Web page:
During this era of social distancing and confinement, anyone who has been purchasing groceries online has experienced the challenges with delivery of these products. These challenges can be attributed to constraints relating to warehousing, logistics, and supply chain issues which have been revealed as the novel COVID-19 ravages the planet.
Previously, the growth of e-commerce has been somewhat restrained, as some consumers object to online shopping and in particular, a reluctance to shop for groceries online. However, the government imposed stay at home measures have created a surge in e-commerce. Consider that on March 13th and 15th the U.S. grocery industry had a 100% increase in daily online sales compared to the baseline period of March 1 – 11.* This is expected to be sticky as consumers more widely adopt these practices, trust, and enjoy shopping online. A “Brick meets Click/Shopper Kit” survey found that 46% of respondents will continue to purchase goods online post pandemic.* This will increase the demand for cold storage space. CBRE Research has found that an additional 75M to 100M of freezer/cooler space will be needed to meet the demand for direct to consumer food delivery. The global pandemic is now accelerating this trend.
The fact that restaurants have been forced to shut down does not change this trend. Food is shipped in and out of warehouses whether it’s delivered to restaurants, grocery stores, or direct to consumer. While restaurant revenues decrease, grocery sales rise and distributors adjust their supply chains.
The increasing demand is not for only online ordering of groceries but across the flow of the entire spectrum of e-commerce delivery of consumer goods. Industrial properties are now and will continue to be the beneficiary of this phenomenon as e-commerce continues to expand and implementation of last mile logistics continues to grow. The expectation is that along with the growth of e-commerce, inventory held on hand will also continue to expand. This will significantly impact the demand for warehouse space across the country. Consider the following data points:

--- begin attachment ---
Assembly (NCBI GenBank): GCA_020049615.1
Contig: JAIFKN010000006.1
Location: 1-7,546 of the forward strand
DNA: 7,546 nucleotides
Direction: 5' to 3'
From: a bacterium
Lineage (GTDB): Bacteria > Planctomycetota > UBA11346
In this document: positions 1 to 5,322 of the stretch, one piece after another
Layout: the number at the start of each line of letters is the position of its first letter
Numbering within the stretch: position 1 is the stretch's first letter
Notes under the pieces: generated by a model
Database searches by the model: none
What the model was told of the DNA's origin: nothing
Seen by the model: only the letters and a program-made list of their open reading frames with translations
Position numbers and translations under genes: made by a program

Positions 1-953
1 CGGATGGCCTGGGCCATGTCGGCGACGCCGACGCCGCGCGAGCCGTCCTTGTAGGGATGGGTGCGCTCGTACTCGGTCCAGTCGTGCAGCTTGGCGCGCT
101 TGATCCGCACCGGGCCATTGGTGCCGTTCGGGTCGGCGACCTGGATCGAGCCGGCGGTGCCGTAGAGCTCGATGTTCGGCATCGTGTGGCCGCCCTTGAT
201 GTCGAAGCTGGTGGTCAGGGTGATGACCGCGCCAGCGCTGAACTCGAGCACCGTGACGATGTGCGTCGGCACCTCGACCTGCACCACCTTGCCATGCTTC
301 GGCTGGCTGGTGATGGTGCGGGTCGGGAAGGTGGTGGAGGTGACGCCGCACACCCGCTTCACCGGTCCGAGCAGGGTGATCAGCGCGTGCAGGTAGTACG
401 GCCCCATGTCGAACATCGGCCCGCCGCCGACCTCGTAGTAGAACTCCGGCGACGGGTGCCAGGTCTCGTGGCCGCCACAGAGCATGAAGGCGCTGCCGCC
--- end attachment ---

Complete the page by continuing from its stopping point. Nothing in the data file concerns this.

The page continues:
- Each incremental $1B of e-commerce sales growth requires approximately 1.25M SF of warehouse space
- If e-commerce grows at an annual 20% rate over the next 5 years (vs. the projected 14%), then there will be a need for up to an additional 400M sf above the 500M sf what was projected given the actual 15% annual growth rate.
- A 5% increase in business inventories would require an additional 700M to 1B SF of occupied space.*
Current supply chains have adopted a just in time model and are designed for perfection with the objection of warehousing a minimum amount of inventory. Now, we see weakness in this model when sourcing of products is stressed to capacity (e.g. toilet paper). Moving forward the amount of inventory held will increase and thus increase the demand for warehouse space.
Another area of weakness in supply chain is sourcing of products. We now see an over reliance on products from overseas including medical equipment and instruments, pharmaceuticals, electronic components and auto parts. There will therefore be a trend for on-shoring of manufacturing to mitigate supply chain challenges.
Last, new construction of new industrial product has been muted and 50% of properties due to deliver in 2020 are either build to suit projects or pre-leased. So a sudden delivery of new industrial product is a non-issue. Further, in the Boston area, we have witnessed a drastic reduction of industrial supply as many properties close to downtown have been repositioned to higher and better uses such as multi-family, office or retail development. There is speculation that multi-story last mile logistics facilities which have emerged in New York City and Seattle will continue to be developed in metro areas.
All of these factors will contribute to increasing demand for industrial space which will keep vacancy rates low, support lease rates and property values. Indeed, Costar has reported that even in a worse case scenario, vacancy rates will remain in the single digits. See charts below for a general overview of absorption and vacancy rates.
An experienced commercial real estate broker can assist with navigating this complicated landscape and be a valuable resource and help guide through the market.
Warren Brown, Boston Commercial Properties, Inc.
*Source: CBRE research